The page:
OPEC JMMC meeting in Jeddah: What you need to know
A breakdown of the key takeaways from the OPEC joint ministerial monitoring committee meeting in Jeddah this week
OPEC’s joint ministerial monitoring committee met this week in Jeddah ahead of a full OPEC+ meeting in Vienna in June. As geopolitical tensions flare on a regional and global scale, the agreement by OPEC and its allies to cut production by 1.2mn barrels per day has come into question.
In a statement released by the committee after its meeting, it wrote that “critical uncertainties remain, including ongoing trade negotiations, monetary policy developments and geopolitical challenges.”
Since the latest agreement in December 2018, OPEC has taken a “wait and see” approach, after a turbulent end to 2018. In his opening remarks to the committee, Saudi Energy Minister Khalid Al-Falih said that the market outlook is "foggy", defined by conflicting signals on supply and demand.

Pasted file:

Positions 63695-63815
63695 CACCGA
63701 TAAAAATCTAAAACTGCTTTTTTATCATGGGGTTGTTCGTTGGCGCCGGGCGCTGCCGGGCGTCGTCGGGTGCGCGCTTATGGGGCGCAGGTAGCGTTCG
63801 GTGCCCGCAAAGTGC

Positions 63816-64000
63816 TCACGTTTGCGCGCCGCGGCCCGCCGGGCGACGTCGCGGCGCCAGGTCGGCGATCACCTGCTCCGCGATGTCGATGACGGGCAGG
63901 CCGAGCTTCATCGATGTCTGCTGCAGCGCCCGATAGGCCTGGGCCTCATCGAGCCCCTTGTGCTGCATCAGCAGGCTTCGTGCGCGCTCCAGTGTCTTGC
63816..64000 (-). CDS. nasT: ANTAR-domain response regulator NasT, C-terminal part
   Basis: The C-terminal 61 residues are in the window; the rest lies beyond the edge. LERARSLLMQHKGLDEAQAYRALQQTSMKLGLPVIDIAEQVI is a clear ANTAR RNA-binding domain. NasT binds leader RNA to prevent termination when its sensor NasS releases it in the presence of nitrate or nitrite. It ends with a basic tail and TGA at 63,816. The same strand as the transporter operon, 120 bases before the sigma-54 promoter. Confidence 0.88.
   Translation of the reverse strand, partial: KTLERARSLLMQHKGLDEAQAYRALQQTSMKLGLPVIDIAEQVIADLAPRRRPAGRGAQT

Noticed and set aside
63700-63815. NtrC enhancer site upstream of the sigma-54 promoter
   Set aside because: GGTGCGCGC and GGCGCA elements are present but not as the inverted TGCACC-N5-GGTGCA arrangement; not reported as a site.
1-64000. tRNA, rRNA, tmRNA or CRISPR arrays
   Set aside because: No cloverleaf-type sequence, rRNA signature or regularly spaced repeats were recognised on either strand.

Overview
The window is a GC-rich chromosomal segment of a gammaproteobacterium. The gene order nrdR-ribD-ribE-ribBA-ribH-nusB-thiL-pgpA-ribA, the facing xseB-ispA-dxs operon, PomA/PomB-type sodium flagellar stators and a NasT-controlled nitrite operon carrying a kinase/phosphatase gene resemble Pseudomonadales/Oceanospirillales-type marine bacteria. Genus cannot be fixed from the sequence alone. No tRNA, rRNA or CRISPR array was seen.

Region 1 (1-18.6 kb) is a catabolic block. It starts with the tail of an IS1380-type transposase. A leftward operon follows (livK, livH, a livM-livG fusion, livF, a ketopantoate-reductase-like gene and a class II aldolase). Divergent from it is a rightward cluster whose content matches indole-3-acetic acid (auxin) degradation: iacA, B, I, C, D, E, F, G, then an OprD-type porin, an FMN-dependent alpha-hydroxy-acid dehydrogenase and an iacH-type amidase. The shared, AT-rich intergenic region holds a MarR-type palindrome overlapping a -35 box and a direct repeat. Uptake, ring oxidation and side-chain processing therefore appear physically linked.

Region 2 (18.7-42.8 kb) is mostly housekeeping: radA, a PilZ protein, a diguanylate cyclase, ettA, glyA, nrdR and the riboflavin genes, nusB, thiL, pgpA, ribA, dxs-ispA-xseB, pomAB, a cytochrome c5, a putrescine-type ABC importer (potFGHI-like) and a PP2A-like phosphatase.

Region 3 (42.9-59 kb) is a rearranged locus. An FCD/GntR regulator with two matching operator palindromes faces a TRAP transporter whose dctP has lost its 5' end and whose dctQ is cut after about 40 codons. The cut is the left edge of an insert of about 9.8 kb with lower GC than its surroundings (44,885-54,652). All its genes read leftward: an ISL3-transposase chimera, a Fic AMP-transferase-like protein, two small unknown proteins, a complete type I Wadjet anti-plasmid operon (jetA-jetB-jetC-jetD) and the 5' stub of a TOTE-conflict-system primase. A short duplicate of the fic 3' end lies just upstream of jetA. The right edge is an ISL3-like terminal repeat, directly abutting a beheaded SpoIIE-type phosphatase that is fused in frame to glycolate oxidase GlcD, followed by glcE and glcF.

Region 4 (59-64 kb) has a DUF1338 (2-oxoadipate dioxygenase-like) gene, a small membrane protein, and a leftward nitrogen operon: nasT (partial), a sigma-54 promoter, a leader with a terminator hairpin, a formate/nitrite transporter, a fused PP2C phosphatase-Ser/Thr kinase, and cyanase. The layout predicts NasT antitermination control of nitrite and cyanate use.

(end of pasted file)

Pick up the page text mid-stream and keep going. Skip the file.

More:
OPEC and its allies hit 168% compliance with the agreed-upon cuts in April, a record high. But in his speech, Al-Falih noted that collective success should not mask individual under-performance. Countries like Saudi Arabia have been largely carrying the weight of the output cuts, while others have been slow to react.
He also brought up the two recent sabotage attempts which hit Saudi oil infrastructure. Although these attacks did not affect supply, ensuring a reliable energy flow out of Saudi Arabia will be key to maintaining market stability.
Al-Falih does not want to make a rash decision, so it seems OPEC will continue monitoring the market until June, when it will make a decision on whether or not to extend its agreement. In media interviews, Russian oil minister Alexander Novak noted that he was open to options including increasing output, if that was what the market required.
Meanwhile, Al-Falih told reporters at the meeting in Jeddah that he recommended gently driving down oil inventories, which he says are a key marker. Still, he said he would not make any hasty decisions ahead of the full OPEC meeting in June.